The Week Ahead (all times EST)

Jan. 24, 10 a.m.: Senate Environment and Public Works Committee meets for a hearing titled, “Oversight of Toxic Substances Control Act Amendments Implementation.” Michal Freedhoff, assistant administrator for the EPA Office of Chemical Safety and Pollution Prevention, will appear before the panel. Watch the hearing here.

Jan. 25, 10 a.m.: The Senate Banking, Housing, and Urban Affairs Committee meets for a hearing titled, “Reauthorization of the National Flood Insurance Program: Local Perspectives on Challenges and Solutions.”

Freight Corridor

Robin Hutcheson, head of the Federal Motor Carrier Safety Administration, is stepping down. “I thank Secretary Buttigieg for his leadership and confidence, and recognize the dedicated team of professionals at the Department of Transportation who work hand in hand with industry partners to serve the American people and keep our country moving forward,” she said in a statement Jan. 19.

Legislative Docket

The U.S. House last week gave unanimous approval to the Moving Americans Privacy Protection Act. Introduced by Reps. Mike Waltz (R-Fla.) and Bill Pascrell (D-N.J.), the bill would safeguard certain identifiable information of individuals moving internationally.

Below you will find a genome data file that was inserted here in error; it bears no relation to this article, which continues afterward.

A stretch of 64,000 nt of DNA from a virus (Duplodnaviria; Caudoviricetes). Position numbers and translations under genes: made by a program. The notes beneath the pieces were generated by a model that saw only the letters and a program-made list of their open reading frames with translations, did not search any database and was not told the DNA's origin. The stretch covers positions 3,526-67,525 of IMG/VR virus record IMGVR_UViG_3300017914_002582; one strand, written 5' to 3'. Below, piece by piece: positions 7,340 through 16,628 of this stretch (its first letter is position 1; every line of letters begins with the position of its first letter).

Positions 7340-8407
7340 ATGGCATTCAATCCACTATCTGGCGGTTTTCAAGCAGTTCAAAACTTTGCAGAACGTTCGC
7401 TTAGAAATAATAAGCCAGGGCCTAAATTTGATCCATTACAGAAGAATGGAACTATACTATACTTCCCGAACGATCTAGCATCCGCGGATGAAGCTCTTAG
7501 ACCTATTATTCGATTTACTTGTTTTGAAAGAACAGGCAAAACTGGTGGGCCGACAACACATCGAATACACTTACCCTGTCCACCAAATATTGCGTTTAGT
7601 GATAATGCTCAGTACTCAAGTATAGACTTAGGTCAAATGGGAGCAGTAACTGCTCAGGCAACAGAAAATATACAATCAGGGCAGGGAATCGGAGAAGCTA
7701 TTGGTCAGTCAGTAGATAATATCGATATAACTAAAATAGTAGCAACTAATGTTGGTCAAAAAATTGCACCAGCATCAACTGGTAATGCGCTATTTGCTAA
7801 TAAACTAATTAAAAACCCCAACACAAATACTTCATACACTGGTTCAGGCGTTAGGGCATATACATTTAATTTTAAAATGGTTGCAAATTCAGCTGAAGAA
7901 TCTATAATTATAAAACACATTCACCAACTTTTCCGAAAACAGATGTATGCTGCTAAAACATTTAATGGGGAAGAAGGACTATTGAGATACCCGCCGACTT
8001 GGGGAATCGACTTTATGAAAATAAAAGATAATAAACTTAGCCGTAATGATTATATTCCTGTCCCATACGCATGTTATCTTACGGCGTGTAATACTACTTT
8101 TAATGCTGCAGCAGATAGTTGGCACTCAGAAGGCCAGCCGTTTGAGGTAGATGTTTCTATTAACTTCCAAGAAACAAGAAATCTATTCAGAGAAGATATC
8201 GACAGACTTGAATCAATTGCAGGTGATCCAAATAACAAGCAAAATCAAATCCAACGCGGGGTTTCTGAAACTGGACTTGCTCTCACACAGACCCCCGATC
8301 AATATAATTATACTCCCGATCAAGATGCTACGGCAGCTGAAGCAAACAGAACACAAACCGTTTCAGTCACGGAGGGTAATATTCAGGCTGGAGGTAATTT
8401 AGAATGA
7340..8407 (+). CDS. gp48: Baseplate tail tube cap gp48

Bill Pascrell (left), Mike Waltz

Reps. Bill Pascrell (D-N.J.), left, Mike Waltz (R-Fla.) 

“The personal information of every American should be safe and secure,” Waltz said Jan. 18. “However, due to the current public disclosure of cargo manifests, our service members and their families experience a higher risk of identity theft and fraud as they move abroad. It is critical we take the necessary steps to protect them against dangerous and fraudulent activity. That’s why I am proud to pass legislation in the House to secure international travel and help safeguard the livelihoods of Americans.”

Various stakeholders endorsed the measure. “The American Trucking Associations’ Moving & Storage Conference is proud to serve our military and other families when they return home to the United States,” ATA President Chris Spear indicated. “Our members handle both household items and personal information with care, which is why they have long advocated for Congress to make common-sense changes to disclosure requirements on shipping forms.”


This year’s crafting of comprehensive water infrastructure legislation will include significant input from House lawmakers. The sponsor of the upcoming Water Resources Development Act of 2024 hosted a forum this month so colleagues could share proposals for the bill’s consideration.

“WRDA is a critical legislative vehicle, ensuring communities’ water resources needs are met nationwide,” Rep. David Rouzer (R-N.C.), Water Resources and Environment Subcommittee chairman, said Jan. 11. “Navigation, flood control, beach nourishment, ecosystem restoration, hydropower, water supply and recreation at [Army Corps of Engineers] facilities are all important issues we will address in this year’s WRDA. In other words, our nation needs WRDAs to keep our communities safe and functional.”

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We publish Mondays when Congress is in session. See previous installments of Capitol Agenda here. Email with tips. Follow us @eugenemulero and @transporttopics.